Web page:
close a second round of funding. She is working with several governments
in Asia to set up Internet training programs in their countries.
of bringing more women into the digital work force and Internet start-up
boardrooms vary widely across Asia. In Japan and South Korea, patriarchal
attitudes represent a huge barrier to female entrepreneurship. Women face
pressure to quit their jobs when they get married and have children. Those
who want to work full time suffer from a shortage of good, affordable child
care Kumi Sato, a Tokyo public relations executive and founder
of Womenjapan.com, said sexist stereotypes and a lack of role models have
kept Japanese women from contemplating entrepreneurship, even though they
are highly educated (85% are college graduates) and usually control the
female Net-savvy is rapidly increasing in Japan, where women make
up 37% of the online population and are expected to constitute 50%
by 2003. To encourage entrepreneurial ambitions, Womenjapan.com offers
an "Ask the Experts" column featuring female attorneys, businesswomen and
doctors and presented an IBM-sponsored "Give us your best E-dream" contest.
in Asia, female entrepreneurs may face different barriers. In Hong
Kong's heavily Westernized business culture, women are more likely to be
found in top jobs in government and
business, supported by a huge pool of inexpensive
Filipino nannies. In China, where Communist leaders advocated women
holding up "half the sky," female managers and shop owners are common.
Angeline Chow, 30, and Patricia Tung, 28, the Hong Kong-based founders
of Cwow.com, a Chinese women's Web site, believe the Internet has
created an environment where they are more likely to be judged by
their merits than their gender or age. "The Internet is a lot more
egalitarian than traditional business," said Tung, a former investment
banker with Goldman Sachs.
But female entrepreneurs
still find it difficult to secure funding and break into the cozy network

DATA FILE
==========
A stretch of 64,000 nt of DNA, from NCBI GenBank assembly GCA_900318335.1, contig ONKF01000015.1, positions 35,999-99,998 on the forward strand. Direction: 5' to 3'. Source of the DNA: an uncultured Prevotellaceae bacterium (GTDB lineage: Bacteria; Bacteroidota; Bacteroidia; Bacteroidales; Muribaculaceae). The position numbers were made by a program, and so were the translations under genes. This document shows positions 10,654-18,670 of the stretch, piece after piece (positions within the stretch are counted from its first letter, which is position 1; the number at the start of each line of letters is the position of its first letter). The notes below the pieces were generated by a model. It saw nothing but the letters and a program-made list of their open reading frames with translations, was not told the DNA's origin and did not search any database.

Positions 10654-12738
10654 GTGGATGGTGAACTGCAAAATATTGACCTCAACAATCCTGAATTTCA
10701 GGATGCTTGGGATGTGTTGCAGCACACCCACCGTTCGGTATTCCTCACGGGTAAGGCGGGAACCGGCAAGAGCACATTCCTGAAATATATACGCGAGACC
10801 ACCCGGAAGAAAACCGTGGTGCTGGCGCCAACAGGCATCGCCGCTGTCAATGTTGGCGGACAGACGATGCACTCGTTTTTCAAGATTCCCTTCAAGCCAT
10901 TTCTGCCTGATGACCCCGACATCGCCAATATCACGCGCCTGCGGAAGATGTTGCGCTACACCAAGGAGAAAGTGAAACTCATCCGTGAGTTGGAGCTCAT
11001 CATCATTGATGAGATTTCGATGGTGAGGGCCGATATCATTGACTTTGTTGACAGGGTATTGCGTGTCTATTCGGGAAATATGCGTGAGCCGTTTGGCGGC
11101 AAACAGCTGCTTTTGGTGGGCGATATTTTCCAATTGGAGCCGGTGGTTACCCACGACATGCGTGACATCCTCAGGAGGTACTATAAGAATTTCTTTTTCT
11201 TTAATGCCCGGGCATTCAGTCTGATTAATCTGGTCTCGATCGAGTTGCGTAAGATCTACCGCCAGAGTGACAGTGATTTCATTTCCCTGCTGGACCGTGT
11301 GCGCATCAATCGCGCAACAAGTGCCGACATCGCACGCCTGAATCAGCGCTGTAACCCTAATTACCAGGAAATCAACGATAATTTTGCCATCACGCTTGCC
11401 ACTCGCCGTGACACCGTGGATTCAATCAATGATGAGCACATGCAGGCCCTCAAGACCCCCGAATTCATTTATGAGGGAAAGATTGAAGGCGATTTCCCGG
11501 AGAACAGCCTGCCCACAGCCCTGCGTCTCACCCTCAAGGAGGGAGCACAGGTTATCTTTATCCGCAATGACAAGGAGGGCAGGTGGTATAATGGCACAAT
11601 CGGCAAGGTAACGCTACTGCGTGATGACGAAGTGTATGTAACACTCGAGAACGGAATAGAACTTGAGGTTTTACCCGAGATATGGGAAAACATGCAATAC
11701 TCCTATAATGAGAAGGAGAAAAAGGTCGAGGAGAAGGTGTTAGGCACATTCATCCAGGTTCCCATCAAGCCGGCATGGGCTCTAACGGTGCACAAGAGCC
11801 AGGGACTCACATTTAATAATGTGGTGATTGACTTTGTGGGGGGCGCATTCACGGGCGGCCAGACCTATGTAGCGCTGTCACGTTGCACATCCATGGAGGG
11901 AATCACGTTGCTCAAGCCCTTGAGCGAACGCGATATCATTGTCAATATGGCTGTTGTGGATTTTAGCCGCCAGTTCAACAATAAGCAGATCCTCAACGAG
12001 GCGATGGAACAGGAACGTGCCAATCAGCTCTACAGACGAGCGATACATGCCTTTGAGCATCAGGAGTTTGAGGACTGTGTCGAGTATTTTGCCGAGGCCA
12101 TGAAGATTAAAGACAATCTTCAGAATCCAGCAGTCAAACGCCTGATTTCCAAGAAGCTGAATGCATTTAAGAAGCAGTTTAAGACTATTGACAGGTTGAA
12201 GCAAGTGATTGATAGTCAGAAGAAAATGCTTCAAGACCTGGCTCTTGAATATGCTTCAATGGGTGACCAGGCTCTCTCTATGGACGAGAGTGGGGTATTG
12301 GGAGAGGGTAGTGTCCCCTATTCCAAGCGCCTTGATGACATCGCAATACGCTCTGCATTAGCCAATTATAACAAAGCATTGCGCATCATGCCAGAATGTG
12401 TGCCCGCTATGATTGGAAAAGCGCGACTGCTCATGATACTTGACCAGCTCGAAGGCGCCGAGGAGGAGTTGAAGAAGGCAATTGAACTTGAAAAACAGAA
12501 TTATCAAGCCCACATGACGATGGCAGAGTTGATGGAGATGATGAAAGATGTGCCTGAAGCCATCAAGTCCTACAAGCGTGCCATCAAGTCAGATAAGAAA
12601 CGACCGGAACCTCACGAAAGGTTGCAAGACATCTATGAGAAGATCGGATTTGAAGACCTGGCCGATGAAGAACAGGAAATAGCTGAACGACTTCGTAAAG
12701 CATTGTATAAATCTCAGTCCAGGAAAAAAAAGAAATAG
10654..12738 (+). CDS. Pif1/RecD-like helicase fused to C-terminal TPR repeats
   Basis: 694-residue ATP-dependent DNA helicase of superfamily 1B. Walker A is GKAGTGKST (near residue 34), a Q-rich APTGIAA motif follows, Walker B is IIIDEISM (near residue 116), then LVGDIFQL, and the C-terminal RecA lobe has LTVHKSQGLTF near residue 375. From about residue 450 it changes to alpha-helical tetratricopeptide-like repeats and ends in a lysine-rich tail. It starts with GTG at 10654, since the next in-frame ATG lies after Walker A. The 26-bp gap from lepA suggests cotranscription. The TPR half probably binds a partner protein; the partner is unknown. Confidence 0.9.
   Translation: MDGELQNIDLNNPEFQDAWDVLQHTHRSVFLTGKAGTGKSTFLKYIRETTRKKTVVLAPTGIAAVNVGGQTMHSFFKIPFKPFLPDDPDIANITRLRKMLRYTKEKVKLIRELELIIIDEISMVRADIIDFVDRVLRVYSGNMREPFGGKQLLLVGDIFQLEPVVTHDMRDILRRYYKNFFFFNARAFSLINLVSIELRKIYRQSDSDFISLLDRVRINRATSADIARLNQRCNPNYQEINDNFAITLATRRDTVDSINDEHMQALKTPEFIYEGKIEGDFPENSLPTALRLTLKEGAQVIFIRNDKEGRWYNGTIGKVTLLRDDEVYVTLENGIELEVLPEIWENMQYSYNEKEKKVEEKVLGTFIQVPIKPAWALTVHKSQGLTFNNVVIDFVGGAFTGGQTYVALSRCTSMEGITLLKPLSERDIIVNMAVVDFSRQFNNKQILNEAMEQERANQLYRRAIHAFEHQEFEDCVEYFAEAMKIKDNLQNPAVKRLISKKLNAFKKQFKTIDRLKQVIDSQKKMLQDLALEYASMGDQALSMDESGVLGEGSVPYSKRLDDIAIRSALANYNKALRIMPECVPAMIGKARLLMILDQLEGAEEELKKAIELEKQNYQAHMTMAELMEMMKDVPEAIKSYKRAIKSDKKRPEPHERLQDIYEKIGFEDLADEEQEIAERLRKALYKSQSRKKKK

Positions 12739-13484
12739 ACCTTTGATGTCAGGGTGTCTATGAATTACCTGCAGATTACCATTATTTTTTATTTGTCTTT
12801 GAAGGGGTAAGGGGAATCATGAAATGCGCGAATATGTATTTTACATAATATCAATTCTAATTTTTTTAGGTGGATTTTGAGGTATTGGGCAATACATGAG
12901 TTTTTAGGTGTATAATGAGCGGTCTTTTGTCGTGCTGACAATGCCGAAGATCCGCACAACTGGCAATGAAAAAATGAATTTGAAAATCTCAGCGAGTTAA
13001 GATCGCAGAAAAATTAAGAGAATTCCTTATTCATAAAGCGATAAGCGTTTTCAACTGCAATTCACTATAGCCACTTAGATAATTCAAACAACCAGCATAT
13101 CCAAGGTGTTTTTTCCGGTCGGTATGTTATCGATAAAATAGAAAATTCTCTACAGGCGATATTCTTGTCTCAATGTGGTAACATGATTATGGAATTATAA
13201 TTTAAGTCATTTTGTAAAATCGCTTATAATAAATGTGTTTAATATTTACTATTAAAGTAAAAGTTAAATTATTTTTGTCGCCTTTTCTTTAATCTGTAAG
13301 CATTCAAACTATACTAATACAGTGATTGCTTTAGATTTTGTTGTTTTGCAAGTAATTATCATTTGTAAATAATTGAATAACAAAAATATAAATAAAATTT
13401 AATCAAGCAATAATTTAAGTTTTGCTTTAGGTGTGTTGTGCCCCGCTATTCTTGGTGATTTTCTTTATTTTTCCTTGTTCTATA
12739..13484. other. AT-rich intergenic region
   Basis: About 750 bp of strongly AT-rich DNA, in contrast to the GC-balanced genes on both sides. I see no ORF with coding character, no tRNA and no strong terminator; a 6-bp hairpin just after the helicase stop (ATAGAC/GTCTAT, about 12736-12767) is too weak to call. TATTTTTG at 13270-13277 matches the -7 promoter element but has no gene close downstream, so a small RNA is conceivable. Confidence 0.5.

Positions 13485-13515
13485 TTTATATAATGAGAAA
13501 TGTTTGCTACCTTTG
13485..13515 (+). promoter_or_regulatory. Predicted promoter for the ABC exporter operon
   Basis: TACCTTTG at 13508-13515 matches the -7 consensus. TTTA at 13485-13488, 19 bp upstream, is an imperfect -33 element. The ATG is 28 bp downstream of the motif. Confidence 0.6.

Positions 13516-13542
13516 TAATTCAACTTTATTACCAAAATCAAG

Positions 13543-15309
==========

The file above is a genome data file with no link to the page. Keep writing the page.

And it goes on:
of family- or government-controlled firms that are usually headed by men.
Women also are less likely to be found in the scientific and technical
fields that feed their graduates into these "new-economy" firms.
Denise Brosseau, co-founder of the
Forum for Women Entrepreneurs and a former Motorola executive who
worked in Asia, said female business owners in Asia often are still
forced to use male business partners to open doors.
the online community, is building an alternative "old girls network"
among its 30,000 members and more than 100 chapters worldwide.
Aliza Sherman, the self-described "cybergrrl" from New York who founded
Webgrrls in 1995, believes these online communities will flourish because
women--regardless of their ethnicity or nationality--are more likely than
men to offer help or ask questions of others.
of "Cybergrrl!: A Woman's Guide to the World Wide Web" explains it
this way: "The difference between a male venture capitalist and a female
one is that the female one says, 'You're doing yourself a disservice;
why don't you rethink those numbers?' The man just says, 'Oh, that doesn't
sound like a good idea. Next.' " The Hong Kong Webgrrls chapter, which
has about 80 members, has a Web page with chat rooms and a
job bank and holds monthly meetings focused on issues such as Web
design and new wireless products.
members use their global network to get business advice, identify potential
partners and find new employees. "We don't see each other as competing,"
said Liz Moscrop, who used her Webgrrl connections to help her firm, Ehealthcareasia.com,
a Hong Kong-based medical Web site, expand into Southeast Asia.
It was through
WomenAsia.com that Angtha Childress met Ruth Paul, the owner of an Indian
handicrafts export business near New Delhi. Paul helped Childress,
who is based in Indore, India, hook up with Indian social service
groups that are helping her establish a support center for women
in crisis. In exchange, Childress is building a Web site for Paul's company,
Kriti Handicrafts & Exports.
Shimo, a former
Japanese language teacher, used the WomenAsia.com network after unsuccessfully
shopping around her idea for a Japanese women's portal in the summer
of 1999. Some Japanese businesspeople were offended by the name, Onna.com,
which is based on the Japanese word for woman. "In Japan, people
don't want to use the word 'woman' as a name because it is too strong,"
Shimo returned to the San Francisco Bay Area, where she had moved four
years earlier after marrying an American who had taken her language class.
But she continued pursuing contacts she made through WomenAsia.com
and other places. Last November, just as she began contemplating
bankruptcy, a group led by Israeli investors agreed to put nearly
$5 million into her online business.
The soon-to-be-launched Onna.com
will offer chat rooms and online sales of foreign products.
"I felt we should be proud of being women," said Shimo, who has moved
back to Tokyo to run her new business. "Onna.com is straightforward."
* * *
Evelyn Iritani recently
completed a fellowship at the Pacific Council on International Policy,
where she studied technology in Asia.